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Following President Trump’s address to Congress last night, the airwaves were filled with somber pundits praising the president’s “pivot” after he delivered a speech that exceeded the very low bar set for him.

While Trump may have used his calm, low baritone to try to sound “presidential” and seduce America, Michael Moore saw right through the charade and compared the speech to “newspeak” from George Orwell’s 1984. The tone may have changed, but the nationalist sentiments had not. In fact, Moore argued that it sounded much like a subdued version of Trump’s campaign speeches — minus the standard Hillary Clinton “lock her up” chants.

For Moore, the most heart-wrenching moment — when Trump introduced the widow of fallen U.S. Navy SEAL, Ryan Owens — was nothing more than a ploy to distract America from Trump’s own role in the disastrous raid in Yemen. As the audience gave Owens’ widow a long standing ovation, America’s narcissist-in-chief gleefully pointed out that Owens should be happy in heaven with all of applause he received.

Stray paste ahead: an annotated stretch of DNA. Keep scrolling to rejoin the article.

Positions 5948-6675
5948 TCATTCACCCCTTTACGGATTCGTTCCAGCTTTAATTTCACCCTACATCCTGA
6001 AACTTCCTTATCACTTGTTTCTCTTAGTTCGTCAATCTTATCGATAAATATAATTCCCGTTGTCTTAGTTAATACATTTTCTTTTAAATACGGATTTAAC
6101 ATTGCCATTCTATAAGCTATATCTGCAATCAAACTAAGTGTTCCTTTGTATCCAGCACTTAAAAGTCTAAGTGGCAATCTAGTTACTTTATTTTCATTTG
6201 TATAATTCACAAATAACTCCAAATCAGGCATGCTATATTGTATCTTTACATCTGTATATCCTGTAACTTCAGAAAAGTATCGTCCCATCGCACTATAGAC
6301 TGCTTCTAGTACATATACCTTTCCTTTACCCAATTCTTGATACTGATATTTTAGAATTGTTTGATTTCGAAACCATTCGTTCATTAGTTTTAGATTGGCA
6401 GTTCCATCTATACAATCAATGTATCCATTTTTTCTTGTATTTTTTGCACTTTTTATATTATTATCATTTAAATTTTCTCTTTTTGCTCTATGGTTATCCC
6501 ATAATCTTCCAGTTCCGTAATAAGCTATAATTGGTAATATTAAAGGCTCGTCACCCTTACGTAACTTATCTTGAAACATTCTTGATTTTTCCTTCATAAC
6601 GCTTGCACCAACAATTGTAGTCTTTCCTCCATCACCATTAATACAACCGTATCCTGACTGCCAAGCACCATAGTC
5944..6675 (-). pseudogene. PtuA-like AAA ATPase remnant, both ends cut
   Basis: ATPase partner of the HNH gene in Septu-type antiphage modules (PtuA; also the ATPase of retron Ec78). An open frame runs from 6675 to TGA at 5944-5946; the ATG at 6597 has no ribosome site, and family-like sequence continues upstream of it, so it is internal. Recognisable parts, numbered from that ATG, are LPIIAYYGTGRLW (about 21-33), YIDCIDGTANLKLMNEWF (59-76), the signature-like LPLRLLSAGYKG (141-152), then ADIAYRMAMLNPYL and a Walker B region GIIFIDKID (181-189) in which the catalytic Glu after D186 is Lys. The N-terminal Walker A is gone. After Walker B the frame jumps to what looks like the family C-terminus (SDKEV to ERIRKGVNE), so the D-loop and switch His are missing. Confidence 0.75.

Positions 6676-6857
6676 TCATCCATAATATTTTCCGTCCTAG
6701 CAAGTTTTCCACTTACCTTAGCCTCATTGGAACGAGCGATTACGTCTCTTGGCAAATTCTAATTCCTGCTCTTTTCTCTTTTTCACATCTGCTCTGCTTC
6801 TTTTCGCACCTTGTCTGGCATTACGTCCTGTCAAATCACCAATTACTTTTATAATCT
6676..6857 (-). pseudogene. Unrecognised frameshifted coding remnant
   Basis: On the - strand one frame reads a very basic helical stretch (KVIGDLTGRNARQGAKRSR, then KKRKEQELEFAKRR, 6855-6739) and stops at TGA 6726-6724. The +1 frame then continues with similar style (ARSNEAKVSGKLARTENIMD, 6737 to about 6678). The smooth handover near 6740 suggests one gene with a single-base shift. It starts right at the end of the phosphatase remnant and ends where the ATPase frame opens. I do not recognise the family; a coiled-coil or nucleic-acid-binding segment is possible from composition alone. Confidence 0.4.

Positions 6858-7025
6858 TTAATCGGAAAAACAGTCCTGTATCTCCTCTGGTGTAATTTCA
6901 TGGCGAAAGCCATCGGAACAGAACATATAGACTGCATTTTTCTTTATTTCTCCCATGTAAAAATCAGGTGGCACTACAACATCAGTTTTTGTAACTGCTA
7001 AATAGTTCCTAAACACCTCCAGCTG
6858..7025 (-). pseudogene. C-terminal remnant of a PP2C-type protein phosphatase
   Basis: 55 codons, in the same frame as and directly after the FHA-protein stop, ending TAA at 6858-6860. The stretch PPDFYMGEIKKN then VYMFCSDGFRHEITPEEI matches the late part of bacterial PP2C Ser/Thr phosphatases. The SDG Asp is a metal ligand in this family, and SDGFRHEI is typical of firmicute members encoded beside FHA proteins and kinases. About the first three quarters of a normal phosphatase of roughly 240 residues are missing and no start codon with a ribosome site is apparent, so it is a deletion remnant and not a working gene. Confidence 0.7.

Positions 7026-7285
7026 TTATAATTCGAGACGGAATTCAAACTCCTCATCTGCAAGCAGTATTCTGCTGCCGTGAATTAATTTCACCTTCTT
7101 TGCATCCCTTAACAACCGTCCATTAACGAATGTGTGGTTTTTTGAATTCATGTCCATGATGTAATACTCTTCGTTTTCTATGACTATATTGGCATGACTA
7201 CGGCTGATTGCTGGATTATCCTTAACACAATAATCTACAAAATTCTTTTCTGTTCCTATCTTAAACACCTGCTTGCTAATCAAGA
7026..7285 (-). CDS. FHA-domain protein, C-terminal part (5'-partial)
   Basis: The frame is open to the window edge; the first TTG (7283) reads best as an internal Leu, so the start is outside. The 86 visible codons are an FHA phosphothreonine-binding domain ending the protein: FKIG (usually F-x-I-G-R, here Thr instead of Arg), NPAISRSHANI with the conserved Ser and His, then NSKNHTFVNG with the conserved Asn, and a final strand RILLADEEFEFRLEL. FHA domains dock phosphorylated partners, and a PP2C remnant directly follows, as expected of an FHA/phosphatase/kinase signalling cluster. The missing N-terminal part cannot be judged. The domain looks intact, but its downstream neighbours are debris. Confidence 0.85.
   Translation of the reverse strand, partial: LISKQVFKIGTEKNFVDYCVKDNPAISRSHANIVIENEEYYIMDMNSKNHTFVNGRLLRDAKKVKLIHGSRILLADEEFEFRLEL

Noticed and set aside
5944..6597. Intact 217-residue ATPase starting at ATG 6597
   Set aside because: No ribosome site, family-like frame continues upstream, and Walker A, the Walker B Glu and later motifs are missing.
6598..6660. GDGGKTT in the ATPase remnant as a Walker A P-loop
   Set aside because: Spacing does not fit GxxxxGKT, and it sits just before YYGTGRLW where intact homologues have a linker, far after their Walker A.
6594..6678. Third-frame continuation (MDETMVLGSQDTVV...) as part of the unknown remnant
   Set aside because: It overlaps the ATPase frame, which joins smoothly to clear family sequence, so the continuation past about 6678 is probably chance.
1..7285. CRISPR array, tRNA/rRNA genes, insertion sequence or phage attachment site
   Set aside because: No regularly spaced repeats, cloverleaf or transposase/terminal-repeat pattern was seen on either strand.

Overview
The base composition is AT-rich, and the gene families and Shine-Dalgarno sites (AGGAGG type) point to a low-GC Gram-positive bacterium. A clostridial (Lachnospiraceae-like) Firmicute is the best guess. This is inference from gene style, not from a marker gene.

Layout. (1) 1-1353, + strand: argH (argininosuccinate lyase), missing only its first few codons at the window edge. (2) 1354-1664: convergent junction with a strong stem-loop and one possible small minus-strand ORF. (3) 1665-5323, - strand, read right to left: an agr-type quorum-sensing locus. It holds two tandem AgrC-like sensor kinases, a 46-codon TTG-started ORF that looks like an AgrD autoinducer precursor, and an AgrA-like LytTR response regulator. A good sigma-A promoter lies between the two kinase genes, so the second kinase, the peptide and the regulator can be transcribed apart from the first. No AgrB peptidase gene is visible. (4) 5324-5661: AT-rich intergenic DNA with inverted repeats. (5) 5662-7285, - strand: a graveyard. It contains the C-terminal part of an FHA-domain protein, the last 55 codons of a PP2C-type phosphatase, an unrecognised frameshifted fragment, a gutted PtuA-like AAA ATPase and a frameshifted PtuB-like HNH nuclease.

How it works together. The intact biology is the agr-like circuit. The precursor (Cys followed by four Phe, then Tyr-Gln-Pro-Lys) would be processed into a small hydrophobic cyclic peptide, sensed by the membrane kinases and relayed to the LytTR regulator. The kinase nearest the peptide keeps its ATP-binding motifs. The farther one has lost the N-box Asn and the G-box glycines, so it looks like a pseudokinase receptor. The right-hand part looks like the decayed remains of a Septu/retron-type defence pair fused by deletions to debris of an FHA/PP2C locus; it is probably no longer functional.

Moore could barely contain his outrage as he rebuked the president. “To use that to put another notch on his belt and what is he thinking about? ‘My ratings, my record applause. I’m going to get an Emmy for this, most applause for a dead soldier on my watch.’ That is the sickness of this man.”

Watch as Michael Moore condemns Trump’s callous speech.

IMAGE: Screenshot / MSNBC

Police confront George Floyd protesters

Photo Credit: Geoff Livingston

With a deranged narcissist in the Oval Office and his lackey controlling the Department of Justice, there is no point in looking to the federal government to curb police violence. Instead, President Donald J. Trump will do everything in his power to encourage it. In the wake of protests over the murder of George Floyd, he has demanded that governors crack down on protestors: "You have to dominate. ... If you don't dominate, you're wasting your time," he told them.

Moreover, most local police authorities are under local control -- mayors, city councils, district attorneys, police chiefs, sheriffs. That's where the accountability for police misconduct begins.

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